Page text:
outString = [[NSMutableString alloc] initWithString:inputString];

    if ([inputString length] > 0)
    {
      NSRange r;

      while ((r = [outString rangeOfString:@"<[^>]+>" options:NSRegularExpressionSearch]).location != NSNotFound)
      {
        [outString deleteCharactersInRange:r];
      }      
    }
  }

  return outString; 
}
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This method is useful but , if i need to non-strip some tag such as link <a> who i can update this method to fulfill this –  wod Mar 30 '13 at 8:06
    
@wod then just change the regex to <(?>/?)(?!a).+?> this will remove all tags excluding the opening <a> and closing </a> tags. –  Ashoor Jul 25 '13 at 20:48
UITextView *textview= [[UITextView alloc]initWithFrame:CGRectMake(10, 130, 250, 170)];
NSString *str = @"This is <font color='red'>simple</font>";
[textview setValue:str forKey:@"contentToHTMLString"];
textview.textAlignment = NSTextAlignmentLeft;
textview.editable = NO;
textview.font = [UIFont fontWithName:@"vardana" size:20.0];
[UIView addSubview:textview];

this is work fine for me

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This worked perfectly for me. Thanks manchikanti krishnakishore –  cybervedaa Jul 1 '13 at 0:43
    
Awesome +1.You got it. –  Ahsan Jan 5 at 21:01
    
I got encoding issue with this solution –  KIDdAe Sep 23 at 14:34

Extending this more from m.kocikowski's and Dan J's answers with more explanation for newbies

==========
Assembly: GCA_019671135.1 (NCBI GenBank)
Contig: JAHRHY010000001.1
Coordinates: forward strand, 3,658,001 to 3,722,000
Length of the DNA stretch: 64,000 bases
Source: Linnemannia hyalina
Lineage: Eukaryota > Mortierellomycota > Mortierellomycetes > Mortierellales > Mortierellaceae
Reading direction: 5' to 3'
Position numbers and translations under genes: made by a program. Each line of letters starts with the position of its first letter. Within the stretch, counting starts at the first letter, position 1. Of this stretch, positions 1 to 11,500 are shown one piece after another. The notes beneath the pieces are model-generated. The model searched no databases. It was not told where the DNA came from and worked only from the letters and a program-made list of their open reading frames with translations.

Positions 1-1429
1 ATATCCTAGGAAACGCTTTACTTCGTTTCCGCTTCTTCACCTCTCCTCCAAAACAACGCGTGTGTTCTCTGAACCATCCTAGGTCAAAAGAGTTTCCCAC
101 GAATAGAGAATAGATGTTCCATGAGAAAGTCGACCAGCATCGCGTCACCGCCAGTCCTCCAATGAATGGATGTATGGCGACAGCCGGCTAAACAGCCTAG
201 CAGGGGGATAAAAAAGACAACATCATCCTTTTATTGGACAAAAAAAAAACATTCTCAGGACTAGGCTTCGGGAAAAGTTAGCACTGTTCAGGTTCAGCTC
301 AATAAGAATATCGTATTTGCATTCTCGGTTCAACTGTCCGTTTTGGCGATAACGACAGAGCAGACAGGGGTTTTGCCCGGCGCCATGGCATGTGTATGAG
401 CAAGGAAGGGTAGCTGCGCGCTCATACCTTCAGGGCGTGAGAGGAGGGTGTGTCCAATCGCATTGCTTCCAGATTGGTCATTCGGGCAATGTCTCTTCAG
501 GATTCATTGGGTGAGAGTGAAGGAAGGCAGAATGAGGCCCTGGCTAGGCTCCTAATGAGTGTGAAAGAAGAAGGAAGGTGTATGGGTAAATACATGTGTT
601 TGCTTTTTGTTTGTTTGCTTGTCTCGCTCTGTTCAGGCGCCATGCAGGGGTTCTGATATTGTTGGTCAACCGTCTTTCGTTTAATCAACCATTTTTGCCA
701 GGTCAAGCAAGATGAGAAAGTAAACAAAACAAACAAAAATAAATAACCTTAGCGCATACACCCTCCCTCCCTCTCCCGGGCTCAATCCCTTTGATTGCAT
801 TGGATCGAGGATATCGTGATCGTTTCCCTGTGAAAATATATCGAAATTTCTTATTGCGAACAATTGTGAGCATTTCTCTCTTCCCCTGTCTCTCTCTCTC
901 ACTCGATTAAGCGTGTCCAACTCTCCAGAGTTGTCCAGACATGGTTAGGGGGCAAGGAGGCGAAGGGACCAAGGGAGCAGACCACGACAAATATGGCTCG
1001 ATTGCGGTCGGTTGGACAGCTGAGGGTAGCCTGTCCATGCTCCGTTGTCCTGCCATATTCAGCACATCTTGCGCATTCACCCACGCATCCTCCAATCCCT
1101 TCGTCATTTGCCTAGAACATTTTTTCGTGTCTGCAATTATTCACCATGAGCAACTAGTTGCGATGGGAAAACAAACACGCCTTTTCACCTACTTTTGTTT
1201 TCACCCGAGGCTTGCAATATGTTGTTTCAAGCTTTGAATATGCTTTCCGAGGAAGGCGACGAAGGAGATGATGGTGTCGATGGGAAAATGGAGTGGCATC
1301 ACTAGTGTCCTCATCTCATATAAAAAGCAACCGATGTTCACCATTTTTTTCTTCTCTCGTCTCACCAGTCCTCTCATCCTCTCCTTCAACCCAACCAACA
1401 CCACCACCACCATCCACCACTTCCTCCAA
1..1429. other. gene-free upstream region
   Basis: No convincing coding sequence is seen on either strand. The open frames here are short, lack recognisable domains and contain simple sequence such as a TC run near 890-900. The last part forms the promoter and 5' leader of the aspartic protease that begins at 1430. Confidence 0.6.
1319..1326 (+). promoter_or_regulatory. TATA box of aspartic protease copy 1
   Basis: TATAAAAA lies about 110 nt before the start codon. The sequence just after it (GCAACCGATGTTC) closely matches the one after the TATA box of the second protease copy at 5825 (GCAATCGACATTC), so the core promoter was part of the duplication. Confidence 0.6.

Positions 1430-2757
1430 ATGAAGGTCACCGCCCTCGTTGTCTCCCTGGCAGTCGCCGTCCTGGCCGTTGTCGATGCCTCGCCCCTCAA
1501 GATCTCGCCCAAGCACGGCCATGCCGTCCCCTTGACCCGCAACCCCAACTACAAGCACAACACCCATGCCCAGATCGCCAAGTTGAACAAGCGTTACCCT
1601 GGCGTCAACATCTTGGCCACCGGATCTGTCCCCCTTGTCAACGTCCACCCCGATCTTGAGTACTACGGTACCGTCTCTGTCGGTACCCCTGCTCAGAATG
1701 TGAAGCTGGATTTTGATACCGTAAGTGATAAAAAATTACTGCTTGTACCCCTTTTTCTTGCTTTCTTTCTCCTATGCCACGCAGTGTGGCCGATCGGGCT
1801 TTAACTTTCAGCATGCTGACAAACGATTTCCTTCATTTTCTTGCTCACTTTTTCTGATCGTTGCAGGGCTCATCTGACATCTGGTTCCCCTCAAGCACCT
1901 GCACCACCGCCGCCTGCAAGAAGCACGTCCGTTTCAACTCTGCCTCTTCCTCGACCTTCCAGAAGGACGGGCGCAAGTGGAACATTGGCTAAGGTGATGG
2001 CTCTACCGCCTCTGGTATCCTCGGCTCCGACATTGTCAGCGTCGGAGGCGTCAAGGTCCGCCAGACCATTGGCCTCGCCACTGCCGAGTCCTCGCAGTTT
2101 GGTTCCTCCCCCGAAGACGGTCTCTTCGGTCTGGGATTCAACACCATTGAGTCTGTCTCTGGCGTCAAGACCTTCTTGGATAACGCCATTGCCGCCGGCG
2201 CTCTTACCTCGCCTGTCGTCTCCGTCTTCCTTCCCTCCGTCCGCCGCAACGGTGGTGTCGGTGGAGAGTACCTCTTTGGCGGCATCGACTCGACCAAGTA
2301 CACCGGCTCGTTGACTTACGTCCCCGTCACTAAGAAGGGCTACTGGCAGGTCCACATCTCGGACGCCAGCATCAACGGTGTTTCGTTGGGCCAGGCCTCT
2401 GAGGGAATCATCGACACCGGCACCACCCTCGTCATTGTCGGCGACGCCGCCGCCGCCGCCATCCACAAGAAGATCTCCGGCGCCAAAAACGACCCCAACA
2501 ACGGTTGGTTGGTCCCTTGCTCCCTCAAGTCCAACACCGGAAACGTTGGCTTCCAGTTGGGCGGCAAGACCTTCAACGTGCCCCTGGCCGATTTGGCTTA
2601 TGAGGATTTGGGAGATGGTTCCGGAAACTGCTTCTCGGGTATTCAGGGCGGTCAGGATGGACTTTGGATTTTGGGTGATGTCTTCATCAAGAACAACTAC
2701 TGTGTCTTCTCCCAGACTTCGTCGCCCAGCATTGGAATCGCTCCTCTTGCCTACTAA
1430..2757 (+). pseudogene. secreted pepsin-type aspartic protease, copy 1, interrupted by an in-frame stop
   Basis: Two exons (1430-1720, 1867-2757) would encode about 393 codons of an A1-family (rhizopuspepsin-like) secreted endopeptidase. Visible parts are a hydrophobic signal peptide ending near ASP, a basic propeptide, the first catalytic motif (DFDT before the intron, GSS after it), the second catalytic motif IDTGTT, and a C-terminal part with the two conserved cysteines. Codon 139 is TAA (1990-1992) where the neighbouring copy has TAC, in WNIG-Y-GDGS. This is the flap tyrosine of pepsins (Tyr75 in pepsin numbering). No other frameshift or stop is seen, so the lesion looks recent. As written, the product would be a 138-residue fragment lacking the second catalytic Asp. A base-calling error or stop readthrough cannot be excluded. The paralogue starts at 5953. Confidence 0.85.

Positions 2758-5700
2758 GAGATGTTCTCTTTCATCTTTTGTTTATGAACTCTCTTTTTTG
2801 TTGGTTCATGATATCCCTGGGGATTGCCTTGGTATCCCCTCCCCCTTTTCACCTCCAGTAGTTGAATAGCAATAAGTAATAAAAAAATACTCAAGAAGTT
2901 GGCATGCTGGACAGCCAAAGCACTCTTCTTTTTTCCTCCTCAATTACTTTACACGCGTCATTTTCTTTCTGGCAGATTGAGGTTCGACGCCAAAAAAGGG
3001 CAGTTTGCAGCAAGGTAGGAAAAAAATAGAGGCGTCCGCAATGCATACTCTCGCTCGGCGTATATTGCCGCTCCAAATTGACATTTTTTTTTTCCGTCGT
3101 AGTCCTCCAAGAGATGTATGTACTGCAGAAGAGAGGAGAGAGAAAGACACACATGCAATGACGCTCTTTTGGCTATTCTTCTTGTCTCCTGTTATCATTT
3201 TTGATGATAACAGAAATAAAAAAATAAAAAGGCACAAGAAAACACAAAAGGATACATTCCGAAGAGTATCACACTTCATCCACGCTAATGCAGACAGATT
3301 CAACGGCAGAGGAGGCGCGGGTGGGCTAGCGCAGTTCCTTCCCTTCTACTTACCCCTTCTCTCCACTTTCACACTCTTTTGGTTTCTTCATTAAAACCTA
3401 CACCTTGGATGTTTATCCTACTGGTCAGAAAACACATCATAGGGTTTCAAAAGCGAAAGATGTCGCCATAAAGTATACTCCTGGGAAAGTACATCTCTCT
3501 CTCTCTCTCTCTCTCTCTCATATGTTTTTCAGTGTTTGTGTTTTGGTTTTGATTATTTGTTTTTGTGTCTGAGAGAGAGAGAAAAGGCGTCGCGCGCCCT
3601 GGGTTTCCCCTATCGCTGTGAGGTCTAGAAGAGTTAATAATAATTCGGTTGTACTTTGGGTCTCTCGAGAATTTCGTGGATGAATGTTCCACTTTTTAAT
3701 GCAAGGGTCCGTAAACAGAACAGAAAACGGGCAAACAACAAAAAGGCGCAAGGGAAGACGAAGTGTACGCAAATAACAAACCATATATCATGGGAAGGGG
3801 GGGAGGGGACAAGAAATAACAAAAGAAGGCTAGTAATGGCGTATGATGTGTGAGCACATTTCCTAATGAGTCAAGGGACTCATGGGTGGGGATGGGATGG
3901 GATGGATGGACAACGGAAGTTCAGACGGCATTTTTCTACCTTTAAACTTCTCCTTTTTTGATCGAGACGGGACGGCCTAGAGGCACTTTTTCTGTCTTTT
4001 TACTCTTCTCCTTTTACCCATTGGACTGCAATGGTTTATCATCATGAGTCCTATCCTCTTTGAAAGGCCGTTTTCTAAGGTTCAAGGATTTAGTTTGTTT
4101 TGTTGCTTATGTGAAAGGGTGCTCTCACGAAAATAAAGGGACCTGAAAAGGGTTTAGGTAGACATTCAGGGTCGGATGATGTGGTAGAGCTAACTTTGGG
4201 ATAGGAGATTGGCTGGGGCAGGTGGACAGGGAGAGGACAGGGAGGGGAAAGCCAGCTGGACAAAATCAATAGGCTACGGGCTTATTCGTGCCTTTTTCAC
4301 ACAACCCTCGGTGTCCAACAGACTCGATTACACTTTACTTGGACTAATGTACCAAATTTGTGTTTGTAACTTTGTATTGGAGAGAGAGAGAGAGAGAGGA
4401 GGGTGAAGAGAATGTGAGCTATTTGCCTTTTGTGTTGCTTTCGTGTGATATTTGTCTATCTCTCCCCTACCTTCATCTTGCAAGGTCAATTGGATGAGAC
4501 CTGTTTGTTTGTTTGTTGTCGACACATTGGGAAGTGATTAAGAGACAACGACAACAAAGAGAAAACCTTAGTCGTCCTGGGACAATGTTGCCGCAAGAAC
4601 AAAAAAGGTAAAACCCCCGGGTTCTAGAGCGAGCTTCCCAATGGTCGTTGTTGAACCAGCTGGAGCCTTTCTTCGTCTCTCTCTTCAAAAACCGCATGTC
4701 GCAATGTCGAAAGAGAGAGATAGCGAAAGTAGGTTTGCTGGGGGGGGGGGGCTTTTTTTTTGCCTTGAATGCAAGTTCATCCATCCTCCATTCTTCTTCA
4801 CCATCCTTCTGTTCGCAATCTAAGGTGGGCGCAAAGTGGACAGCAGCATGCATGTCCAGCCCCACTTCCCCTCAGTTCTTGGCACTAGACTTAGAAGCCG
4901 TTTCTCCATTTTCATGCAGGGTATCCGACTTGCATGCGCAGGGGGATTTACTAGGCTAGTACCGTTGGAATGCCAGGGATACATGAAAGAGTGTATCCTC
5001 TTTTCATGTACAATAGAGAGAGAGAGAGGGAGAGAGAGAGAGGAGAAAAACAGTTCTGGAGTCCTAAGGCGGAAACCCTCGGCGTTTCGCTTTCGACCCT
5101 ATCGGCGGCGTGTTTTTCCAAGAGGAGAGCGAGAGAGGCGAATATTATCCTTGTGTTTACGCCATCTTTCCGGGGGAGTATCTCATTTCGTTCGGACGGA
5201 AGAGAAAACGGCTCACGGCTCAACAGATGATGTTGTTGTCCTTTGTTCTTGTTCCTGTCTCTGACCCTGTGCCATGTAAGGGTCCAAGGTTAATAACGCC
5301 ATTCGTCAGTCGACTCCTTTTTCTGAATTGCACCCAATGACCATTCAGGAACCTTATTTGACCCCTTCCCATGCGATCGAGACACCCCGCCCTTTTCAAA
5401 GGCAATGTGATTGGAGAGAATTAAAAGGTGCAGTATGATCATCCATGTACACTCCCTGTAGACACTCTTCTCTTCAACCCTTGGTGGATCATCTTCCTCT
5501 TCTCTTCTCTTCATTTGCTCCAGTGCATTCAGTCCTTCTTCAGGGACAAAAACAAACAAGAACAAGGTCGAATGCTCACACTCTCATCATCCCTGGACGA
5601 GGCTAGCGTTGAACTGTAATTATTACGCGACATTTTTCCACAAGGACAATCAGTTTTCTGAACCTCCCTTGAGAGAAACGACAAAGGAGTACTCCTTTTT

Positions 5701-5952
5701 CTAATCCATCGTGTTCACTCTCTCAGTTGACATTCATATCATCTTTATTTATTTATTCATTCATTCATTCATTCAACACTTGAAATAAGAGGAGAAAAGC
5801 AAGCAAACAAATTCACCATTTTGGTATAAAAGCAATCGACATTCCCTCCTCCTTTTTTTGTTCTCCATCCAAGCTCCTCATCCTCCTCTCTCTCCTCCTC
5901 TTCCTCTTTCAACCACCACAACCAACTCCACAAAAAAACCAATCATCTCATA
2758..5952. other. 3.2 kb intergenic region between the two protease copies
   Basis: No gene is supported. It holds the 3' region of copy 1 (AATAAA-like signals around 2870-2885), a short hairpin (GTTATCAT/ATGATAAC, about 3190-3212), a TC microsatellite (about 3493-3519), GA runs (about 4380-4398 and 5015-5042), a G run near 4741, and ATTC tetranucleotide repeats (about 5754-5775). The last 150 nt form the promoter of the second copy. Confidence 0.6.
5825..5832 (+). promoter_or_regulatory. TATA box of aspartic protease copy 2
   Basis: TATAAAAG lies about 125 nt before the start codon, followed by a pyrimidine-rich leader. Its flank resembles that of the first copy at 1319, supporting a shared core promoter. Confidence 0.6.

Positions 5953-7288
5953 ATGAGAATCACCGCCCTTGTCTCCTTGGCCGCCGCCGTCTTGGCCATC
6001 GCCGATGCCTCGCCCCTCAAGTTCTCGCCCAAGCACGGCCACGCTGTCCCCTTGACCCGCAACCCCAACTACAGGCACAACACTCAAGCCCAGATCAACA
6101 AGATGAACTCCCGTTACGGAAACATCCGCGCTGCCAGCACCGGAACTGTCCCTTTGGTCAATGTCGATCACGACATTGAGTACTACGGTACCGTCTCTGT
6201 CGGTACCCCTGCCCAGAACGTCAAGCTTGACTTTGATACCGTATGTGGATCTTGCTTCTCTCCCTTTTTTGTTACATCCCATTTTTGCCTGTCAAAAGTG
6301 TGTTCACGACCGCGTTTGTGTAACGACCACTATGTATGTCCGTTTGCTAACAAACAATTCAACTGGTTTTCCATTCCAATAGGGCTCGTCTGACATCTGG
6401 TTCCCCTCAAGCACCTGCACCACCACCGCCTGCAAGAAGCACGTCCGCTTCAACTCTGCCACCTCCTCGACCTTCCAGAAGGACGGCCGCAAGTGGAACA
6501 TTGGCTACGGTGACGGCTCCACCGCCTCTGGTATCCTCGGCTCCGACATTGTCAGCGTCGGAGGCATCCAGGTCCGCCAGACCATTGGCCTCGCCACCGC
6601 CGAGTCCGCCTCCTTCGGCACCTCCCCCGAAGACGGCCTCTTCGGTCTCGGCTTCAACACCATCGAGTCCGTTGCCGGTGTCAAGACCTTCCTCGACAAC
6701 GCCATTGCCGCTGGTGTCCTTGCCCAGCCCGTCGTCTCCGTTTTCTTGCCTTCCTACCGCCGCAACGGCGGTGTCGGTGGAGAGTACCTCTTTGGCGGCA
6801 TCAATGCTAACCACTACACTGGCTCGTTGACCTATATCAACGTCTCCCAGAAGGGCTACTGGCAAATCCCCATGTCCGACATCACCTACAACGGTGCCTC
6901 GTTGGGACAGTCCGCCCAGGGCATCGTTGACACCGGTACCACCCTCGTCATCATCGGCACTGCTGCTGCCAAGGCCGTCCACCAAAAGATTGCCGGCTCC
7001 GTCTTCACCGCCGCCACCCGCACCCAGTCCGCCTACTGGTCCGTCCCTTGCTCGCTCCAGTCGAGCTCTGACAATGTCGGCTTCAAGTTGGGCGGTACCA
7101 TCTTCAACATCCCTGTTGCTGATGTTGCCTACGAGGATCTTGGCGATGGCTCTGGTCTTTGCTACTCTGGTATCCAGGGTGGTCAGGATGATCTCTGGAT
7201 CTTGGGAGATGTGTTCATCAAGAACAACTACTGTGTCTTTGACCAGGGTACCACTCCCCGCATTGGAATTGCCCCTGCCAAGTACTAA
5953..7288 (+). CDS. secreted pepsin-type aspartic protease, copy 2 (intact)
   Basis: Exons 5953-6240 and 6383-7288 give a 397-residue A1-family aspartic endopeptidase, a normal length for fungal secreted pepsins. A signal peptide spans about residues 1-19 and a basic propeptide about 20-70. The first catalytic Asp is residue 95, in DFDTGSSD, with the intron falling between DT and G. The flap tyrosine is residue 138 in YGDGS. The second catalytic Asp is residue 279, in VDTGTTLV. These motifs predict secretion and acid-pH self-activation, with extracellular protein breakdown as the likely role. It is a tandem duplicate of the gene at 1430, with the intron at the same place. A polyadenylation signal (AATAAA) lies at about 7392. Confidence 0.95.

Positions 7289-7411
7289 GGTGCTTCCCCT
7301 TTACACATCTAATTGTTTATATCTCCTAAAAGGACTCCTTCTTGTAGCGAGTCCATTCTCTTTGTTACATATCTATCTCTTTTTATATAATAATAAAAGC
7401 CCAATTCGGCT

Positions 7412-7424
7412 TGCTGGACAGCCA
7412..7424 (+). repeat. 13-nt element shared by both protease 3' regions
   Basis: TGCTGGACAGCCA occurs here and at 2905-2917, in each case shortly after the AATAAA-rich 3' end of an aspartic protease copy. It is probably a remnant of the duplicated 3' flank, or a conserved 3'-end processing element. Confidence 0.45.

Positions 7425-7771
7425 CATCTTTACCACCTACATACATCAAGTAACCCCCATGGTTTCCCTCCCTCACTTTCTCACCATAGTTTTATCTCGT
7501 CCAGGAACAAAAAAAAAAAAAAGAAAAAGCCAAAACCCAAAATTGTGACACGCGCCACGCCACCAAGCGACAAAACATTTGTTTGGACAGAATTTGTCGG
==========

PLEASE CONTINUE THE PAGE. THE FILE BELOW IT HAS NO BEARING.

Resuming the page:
1# First you have to create objective-c-categories to make the code useable in any class.

.h

@interface NSString (NAME_OF_CATEGORY)

- (NSString *)stringByStrippingHTML;

@end

.m

@implementation NSString (NAME_OF_CATEGORY)

- (NSString *)stringByStrippingHTML
{
NSMutableString *outString;
NSString *inputString = self;

if (inputString)
{
    outString = [[NSMutableString alloc] initWithString:inputString];

    if ([inputString length] > 0)
    {
        NSRange r;

        while ((r = [outString rangeOfString:@"<[^>]+>" options:NSRegularExpressionSearch]).location != NSNotFound)
        {
            [outString deleteCharactersInRange:r];
        }
    }
}

return outString;
}

@end

2# Then just import the .h file of the category class you've just created e.g.

#import "NSString+NAME_OF_CATEGORY.h"

3# Calling the Method.

NSString* sub = [result stringByStrippingHTML];
NSLog(@"%@", sub);

result is NSString I want to strip the tags from.

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This is the modernization of m.kocikowski answer which removes whitespaces:

@implementation NSString (StripXMLTags)

- (NSString *)stripXMLTags
{
    NSRange r;
    NSString *s = [self copy];